Well, it’s become clear that summer is over and winter is nipping at its heels: we’ve seen frost in the morning. The temperatures at night have gotten down into the low 30’s (from recent 60’s) and daytime temps are only in the mid-40’s to low-50’s. Shorts and flip-flops have been put away for another season and thermal underwear are at the ready! The change in weather means changes around the farm, too, for the health and happiness of the animals.
The precipitous drop in the mercury shortened the timeline to move the Cuckoo Marans pullet group (ten 14 week olds) into the main coop with the rest of the laying flock. We had hoped to wait until they were 16 weeks old, but the girls are nearly the size of the adult hens, with big attitudes to match.
As we normally do, we waited until dark and transported the pullets to the main coop, placing them on the roost. Since it was dark and quiet, there was very little commotion despite the presence of the new arrivals. The next morning, the hens rushed out for breakfast and the pullets were nowhere to be seen. A check of the coop showed that they were all still in there, hiding in a corner under the poop board. This isn’t unusual behavior – it sometimes takes a while for the new girls to find their place in the pack. Another week or two and they’ll be part of the torrent of birds that pours out the coop when the pop door is opened in the morning!
The geese have been temporarily housed in the barn, in a fenced enclosure, but we wanted them to be in a fully secure and warmer housing situation before the really cold weather is upon us; fortunately, we had a big Fontana Eco-Flex coop that was vacant and was tall enough for the geese to comfortably fit inside. We herded them into the new pen to facilitate ushering them into the coop, and with just a little hesitation (it is something new, after all), they all went inside. The next morning, when we opened the door/ramp, Bo was the first out, followed by Daisy and then Luke. It’s been a few days since the move and they know to head that way at dusk and are easily herded inside. Maybe…just maybe…they’ll go into the coop by themselves one day.
The group of five guinea fowl has also been moved into a nighttime coop…but now it’s a group of four. One of the guinea hens mysteriously started limping, so we moved her into a cage to observe her and restrict activity. An examination failed to reveal a wound or obvious injury, so we concluded that she may just have strained or sprained her leg. After a couple of days, she seemed to be walking normally again, so we attempted to re-integrate her with her hatch-mates. Unfortunately, they didn’t welcome her back; instead, they picked on her and she began avoiding the group – and a solo bird is a vulnerable bird. Fortunately, we had another, slightly younger, group of three guineas that were not yet free ranging; we added her to the mix, and once they all became acquainted, they got along famously, so she has become the last member of another group of four. In a few weeks, this group will also be allowed to free range during the day.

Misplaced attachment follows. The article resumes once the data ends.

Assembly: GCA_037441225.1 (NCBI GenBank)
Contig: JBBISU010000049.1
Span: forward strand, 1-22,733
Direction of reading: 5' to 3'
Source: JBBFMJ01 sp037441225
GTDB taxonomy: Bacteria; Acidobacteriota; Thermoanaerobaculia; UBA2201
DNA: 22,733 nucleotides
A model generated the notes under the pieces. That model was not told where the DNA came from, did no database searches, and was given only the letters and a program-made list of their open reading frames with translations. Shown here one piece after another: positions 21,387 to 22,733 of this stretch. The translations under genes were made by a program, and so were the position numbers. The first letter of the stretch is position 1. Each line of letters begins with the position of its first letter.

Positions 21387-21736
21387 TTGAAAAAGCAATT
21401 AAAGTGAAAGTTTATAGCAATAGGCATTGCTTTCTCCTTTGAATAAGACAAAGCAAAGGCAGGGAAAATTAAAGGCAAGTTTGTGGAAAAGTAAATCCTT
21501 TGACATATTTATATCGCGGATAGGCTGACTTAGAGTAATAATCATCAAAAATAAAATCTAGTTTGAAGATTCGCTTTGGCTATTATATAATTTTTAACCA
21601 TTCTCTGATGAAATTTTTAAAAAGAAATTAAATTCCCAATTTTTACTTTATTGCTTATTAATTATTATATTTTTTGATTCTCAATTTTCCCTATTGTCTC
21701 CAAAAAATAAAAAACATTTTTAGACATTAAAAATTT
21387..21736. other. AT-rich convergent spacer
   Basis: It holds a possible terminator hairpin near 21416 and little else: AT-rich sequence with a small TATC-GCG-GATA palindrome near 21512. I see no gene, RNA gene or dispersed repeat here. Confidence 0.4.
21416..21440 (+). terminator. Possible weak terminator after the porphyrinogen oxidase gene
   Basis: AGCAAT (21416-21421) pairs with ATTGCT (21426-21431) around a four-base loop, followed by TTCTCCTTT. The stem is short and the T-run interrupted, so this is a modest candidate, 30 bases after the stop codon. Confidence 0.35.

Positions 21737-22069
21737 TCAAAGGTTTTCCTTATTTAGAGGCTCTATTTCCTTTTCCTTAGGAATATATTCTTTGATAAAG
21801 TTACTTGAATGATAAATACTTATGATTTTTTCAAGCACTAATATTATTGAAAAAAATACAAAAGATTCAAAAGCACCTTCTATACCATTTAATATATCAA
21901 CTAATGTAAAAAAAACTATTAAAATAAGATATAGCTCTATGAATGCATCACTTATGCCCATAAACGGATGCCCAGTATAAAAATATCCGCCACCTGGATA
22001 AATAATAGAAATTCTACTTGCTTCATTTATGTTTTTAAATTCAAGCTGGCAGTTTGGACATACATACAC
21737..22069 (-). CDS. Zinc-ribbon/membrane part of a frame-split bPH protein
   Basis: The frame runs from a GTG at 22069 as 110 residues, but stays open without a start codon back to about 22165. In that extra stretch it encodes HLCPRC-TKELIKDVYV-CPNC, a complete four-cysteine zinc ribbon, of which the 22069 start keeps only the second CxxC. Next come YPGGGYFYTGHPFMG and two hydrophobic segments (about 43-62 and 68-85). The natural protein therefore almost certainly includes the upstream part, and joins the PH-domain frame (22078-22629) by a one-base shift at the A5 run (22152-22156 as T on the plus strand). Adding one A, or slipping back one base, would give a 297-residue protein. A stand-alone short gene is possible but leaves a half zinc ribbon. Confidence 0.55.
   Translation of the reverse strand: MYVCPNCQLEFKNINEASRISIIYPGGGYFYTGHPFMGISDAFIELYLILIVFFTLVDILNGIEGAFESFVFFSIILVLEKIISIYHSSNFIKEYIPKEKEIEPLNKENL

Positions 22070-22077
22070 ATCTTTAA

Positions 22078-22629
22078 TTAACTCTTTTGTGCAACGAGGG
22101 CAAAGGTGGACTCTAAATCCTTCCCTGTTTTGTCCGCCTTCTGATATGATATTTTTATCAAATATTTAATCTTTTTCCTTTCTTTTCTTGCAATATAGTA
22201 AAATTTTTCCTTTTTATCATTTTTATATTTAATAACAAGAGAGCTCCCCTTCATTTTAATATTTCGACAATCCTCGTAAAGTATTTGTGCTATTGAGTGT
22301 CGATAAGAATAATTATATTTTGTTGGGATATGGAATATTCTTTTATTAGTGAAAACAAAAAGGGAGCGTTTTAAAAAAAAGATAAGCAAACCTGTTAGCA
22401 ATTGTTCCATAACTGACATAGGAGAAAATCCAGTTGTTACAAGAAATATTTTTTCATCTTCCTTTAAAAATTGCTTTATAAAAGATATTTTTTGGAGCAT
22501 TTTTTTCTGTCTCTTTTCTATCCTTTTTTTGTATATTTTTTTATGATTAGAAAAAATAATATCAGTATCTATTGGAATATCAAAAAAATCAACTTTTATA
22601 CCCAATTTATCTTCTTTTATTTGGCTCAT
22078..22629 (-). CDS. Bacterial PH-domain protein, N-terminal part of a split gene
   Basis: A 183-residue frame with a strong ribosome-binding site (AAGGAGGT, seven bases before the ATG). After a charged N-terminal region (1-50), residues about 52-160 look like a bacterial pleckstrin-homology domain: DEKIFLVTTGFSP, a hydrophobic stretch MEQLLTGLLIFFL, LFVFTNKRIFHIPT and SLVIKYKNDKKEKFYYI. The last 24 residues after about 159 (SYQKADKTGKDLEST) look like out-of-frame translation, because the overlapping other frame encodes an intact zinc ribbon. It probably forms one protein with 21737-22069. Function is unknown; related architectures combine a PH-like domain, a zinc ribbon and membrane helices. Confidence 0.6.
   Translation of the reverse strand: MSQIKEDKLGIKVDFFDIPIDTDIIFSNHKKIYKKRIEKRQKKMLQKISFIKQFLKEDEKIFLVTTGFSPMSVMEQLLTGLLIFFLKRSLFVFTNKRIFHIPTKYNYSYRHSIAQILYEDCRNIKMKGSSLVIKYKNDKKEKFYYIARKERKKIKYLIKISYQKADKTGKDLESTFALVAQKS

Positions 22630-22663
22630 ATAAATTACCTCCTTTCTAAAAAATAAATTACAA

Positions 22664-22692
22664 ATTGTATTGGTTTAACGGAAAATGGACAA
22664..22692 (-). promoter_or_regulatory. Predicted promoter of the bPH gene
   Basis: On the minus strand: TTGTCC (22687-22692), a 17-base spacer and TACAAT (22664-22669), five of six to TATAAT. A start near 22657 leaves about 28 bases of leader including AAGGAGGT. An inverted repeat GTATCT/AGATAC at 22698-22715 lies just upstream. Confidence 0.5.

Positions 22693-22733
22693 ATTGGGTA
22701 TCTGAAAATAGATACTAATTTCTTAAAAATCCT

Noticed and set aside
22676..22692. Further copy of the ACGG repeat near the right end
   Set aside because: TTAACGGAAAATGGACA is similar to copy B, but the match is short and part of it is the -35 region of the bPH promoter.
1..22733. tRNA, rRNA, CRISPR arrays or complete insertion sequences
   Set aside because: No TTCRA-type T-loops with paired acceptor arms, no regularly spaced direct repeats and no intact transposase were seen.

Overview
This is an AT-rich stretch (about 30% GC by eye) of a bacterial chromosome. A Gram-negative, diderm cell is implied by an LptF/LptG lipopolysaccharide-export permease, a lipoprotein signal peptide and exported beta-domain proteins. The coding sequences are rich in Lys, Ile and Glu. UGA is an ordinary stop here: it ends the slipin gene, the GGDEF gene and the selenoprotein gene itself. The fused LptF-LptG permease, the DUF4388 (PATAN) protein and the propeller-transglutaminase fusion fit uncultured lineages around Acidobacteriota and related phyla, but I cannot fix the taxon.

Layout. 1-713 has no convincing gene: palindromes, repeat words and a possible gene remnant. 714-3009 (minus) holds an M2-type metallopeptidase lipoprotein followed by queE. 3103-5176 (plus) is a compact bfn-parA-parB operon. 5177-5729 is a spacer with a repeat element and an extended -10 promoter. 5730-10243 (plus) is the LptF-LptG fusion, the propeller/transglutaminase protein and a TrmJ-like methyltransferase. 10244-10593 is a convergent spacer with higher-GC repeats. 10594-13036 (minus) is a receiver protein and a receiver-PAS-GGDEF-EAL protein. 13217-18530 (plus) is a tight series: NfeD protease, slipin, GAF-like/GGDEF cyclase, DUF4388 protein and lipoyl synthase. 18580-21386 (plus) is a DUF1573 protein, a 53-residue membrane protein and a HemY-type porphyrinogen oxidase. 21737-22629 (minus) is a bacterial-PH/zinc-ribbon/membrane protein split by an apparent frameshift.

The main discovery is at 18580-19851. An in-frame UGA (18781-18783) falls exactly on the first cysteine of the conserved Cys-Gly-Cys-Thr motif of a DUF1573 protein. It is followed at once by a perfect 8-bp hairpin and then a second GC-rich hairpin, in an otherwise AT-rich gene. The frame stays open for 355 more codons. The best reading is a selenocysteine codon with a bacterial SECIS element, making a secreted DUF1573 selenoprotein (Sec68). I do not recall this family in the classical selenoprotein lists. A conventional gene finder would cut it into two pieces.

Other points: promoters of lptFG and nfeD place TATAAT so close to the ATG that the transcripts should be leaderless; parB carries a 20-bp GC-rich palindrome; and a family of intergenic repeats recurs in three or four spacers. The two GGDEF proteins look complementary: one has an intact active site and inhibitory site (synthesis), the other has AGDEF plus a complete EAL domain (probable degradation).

Other integrations: the slightly younger group of American Bresse/Black Copper Marans cockerels was successfully integrated into the group of four older AB/BCM cockerels and after some initial bullying by the older cockerels, the entire group seems to be getting along well. The AB/BCM pullets remain in their own tractor because they’re too young and small to put into the main laying flock right now, and the boys were too interested when the girls were briefly placed into the tractor with them. Finally, the BCM cockerel that was hatched with the younger group of AB/BCM chicks was briefly placed into the tractor that had the Cuckoo Marans and AB/BCM pullets, but he ended up being picked on by the pullets, so he was integrated with the two much-younger BCM chicks from the last hatch, and they’re all doing well together. The older, much larger, cockerel seems to think he’s the chicks’ protector, too – he’ll take a peck at a hand reaching for the little ones. While we wouldn’t normally try to integrate birds of such different sizes and ages, we figured it was worth a try because (1) he had already established that he has a pretty mellow personality and (2) if successful, it would save the cockerel from the loneliness of being isolated in a cage. Sometimes these attempts do work out!
Change is usually unwelcome, and animals (like people) may try to resist it. It takes a while for the group dynamics to work themselves out when integrations occur, but most integrations will do just that: work themselves out. Sometimes, there’s bloodshed – the most serious injuries we’ve seen have been pecked combs, but we have read accounts of integrations where birds suffered much more serious injuries, or were killed. Chickens, in particular, have a rigid hierarchy, and really can be pretty mean to each other, so care is needed when doing an integration.
While it wasn’t without its challenges, the week’s activities were necessary: it brings us peace of mind to know that the geese and the guineas are completely secure at night; the newly-added pullets will bring additional warmth to the coop through their body heat (and may also begin laying soon); and the cockerels are either all together in a large tractor or with two smaller companions (probably good for the cockerel’s ego, and friends are important to chickens, too). When the truly freezing cold weather arrives (snow is actually in the forecast for tomorrow), we’ll all be ready for it. It’s a good thing we’ve been keeping in shape because we’ll soon be lugging 5 gallon buckets of water out for the animals, in addition to the feed buckets!